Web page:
Roundtable with Ms Satu Santala – IFAD

Posted January 17, 2023

IFIAD hosted a roundtable discussion with Ms Satu Santala, Associate Vice President for External Relations, and Governance at the International Fund for Agricultural Development (IFAD), on 2nd November 2022. The meeting was opened by Ms Sarah Hunt, Policy Director, Irish Aid, and chaired by Prof. Charles Spillane, Director of the Ryan Institute, and Chair of IFIAD. The meeting provided an opportunity to share the role of IFAD, and discuss what Irish NGOs and academia are doing to build sustainable and resilient food systems.

Ms Santala highlighted the important collaboration and relationship with Ireland, which is a generous supporter of IFAD. Ireland is a leader in food and food systems she said, and IFAD is delighted to have the opportunity to engage with Irish partners such as the Irish League of Credit Unions Foundation (ILCUF), Self Help Africa, Sustainable Food Systems Ireland (SFSI) and a number of Irish Universities and hopes to further enhance these relationships and work together.

The meeting highlighted how global attention is now on food, but the focus is on short-term solutions such as humanitarian assistance and the black sea grain deal which are very necessary but are not solutions to the underlying causes. It is IFADs hope that the current focus on the food crisis is sustained, and that there is an understanding that we need to address the underlying causes and encourage long term investment in food systems. We know what works and what can be done, we have the solutions. We must continue to innovate and push the boundaries.

IFAD was founded in the 1970s in response to devastating hunger crises and while tremendous progress has been made, trends have reversed in recent years. What this tells us is there are underlying weaknesses, fragilities, and inequalities in our food systems which are failing both people and planet, and which have been exacerbated by the war in Ukraine, Covid-19, climate change and overall inequalities. The primary concern for IFAD is small scale producers in developing countries. Many struggle to stay in business due to increases in production inputs, costs, fuel, and fertilisers. For example, in Columbia, production costs for smallholder farmers are up 47%, and in Burundi, fertiliser prices are up 200% and fuel prices are up 45%.

IFAD is the largest source of multilateral funding in agriculture, seeking out the most remote, vulnerable communities and those not often captured by the larger International Financial Institutions (IFIs). IFAD is very results and impact orientated and at least 15% of the IFAD portfolio is impact assessed. The fund also leverages investments so that for every €1 that Ireland invests, there is 6-8 of additional investment generated. The meeting also learned how a large percentage of IFAD funds are invested in fragile contexts and prioritises reaching finance to the lowest level to transform agriculture from subsistence to becoming more sustainable and viable.

Issues highlighted by participants at the roundtable discussion included:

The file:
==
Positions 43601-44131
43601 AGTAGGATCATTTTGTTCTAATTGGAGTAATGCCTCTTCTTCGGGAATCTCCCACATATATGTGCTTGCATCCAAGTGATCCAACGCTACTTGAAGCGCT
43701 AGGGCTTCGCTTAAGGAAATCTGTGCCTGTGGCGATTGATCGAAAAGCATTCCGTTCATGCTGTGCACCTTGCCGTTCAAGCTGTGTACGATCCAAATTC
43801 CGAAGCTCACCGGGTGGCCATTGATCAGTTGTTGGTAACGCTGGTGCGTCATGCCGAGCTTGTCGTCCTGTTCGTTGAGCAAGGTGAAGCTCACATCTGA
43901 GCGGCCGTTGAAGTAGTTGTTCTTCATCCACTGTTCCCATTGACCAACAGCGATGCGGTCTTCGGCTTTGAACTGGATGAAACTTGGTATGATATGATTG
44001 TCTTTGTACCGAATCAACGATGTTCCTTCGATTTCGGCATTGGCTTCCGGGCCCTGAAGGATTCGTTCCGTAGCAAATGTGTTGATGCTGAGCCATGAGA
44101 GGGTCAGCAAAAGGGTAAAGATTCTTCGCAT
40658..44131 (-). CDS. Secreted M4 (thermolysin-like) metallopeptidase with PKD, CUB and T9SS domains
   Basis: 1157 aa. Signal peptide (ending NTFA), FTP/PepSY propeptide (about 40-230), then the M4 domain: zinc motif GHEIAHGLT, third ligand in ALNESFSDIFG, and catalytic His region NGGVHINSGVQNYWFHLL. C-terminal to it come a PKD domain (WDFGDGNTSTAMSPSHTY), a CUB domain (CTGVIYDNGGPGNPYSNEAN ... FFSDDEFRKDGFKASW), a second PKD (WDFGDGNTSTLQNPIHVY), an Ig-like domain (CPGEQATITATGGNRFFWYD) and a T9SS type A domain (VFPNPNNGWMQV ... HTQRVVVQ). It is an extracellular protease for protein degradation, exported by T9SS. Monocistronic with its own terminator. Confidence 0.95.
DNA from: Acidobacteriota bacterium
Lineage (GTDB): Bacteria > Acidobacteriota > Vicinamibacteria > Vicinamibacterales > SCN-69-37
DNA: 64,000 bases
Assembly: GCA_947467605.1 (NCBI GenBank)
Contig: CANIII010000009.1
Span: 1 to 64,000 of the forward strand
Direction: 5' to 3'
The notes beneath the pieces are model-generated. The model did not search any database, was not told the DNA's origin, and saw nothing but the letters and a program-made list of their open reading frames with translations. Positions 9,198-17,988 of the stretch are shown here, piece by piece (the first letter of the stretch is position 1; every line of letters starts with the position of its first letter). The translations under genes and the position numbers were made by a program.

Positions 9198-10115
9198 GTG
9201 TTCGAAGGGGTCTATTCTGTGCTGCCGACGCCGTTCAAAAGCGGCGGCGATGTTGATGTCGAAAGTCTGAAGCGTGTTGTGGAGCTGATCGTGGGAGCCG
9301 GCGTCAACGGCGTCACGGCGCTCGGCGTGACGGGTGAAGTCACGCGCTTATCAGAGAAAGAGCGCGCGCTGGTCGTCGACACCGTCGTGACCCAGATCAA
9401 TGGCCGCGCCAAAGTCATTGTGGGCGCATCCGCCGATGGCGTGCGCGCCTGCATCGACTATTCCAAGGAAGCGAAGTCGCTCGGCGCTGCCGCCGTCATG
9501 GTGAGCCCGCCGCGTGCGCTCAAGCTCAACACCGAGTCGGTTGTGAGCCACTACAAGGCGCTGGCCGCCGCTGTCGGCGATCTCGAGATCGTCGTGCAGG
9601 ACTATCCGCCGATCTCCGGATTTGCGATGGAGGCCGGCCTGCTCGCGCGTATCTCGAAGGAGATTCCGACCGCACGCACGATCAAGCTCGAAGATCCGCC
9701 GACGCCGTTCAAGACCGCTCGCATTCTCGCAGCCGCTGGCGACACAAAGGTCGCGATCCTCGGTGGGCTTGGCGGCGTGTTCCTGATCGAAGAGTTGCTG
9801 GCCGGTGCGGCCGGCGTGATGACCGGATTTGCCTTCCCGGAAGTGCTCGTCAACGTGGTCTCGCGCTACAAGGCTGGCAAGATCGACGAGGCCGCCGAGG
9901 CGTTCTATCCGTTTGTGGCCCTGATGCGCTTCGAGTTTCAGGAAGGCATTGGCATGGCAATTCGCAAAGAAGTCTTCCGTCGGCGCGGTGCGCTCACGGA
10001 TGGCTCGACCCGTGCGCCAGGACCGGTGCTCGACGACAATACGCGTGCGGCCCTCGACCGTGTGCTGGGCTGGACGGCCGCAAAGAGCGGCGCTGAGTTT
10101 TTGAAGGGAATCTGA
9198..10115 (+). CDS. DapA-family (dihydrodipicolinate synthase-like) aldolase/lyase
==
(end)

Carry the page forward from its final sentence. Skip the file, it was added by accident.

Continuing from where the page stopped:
• The ‘missing middle’: While support for agricultural production is well developed, there can be a challenge in developing the value chain; local markets need to be supported. It was noted that there is a lack of data available when engaging in market systems development.
  • Youth: It was observed that young people are not inclined to work in agriculture; Opportunities within the food systems should be developed to attract young people such as within agri-tech or the transport sector. There can also a lack of intergenerational sharing, for example, on access to land.
  • Humanitarian / Development Nexus: It was noted that some countries receive only humanitarian aid and there is a lack of sustainable investment to develop the agri-food sector although the opportunities are there.
  • Having a Networks Approach was highlighted as a way to catalyse action on food systems transformation and value chain development. Intergenerational networks and mentorship were also highlighted. At the same time there is a risk of having a proliferation of networks.
  • Policy Dialogue: While there are many opportunities for policy dialogue at international level, it needs to be rooted in the local context. Participants identified space to also ‘stretch policy dimensions’, for example through agroecology.
  • Innovation: Green technologies and post-harvest technologies were cited as innovations with potential or positive impact on food systems. However, it was also noted that innovative solutions are not value neutral and should be framed as appropriate
  • On systems, the group noted that systems are always present whether they are working or not. Agency is also a key concept including human rights-based approach, inclusion, just transition to climate change and inclusive food governance. Agency encompasses questions like “who gets access to seed inputs and why?”
  • It was noted that there is a lot of space to develop South-South and Triangular Cooperation (SSTC) partnerships, but they need to be systematic, with a shared purpose and not just once off activities.

Participants included Concern Worldwide, Goal Global, IFAD, IFIAD, Irish Aid, Irish League of Credit Unions Foundation, Public Good, Ryan Institute, Self Help Africa, Small Foundation, Trinity College, Trocaire, University of Galway, and University College Dublin.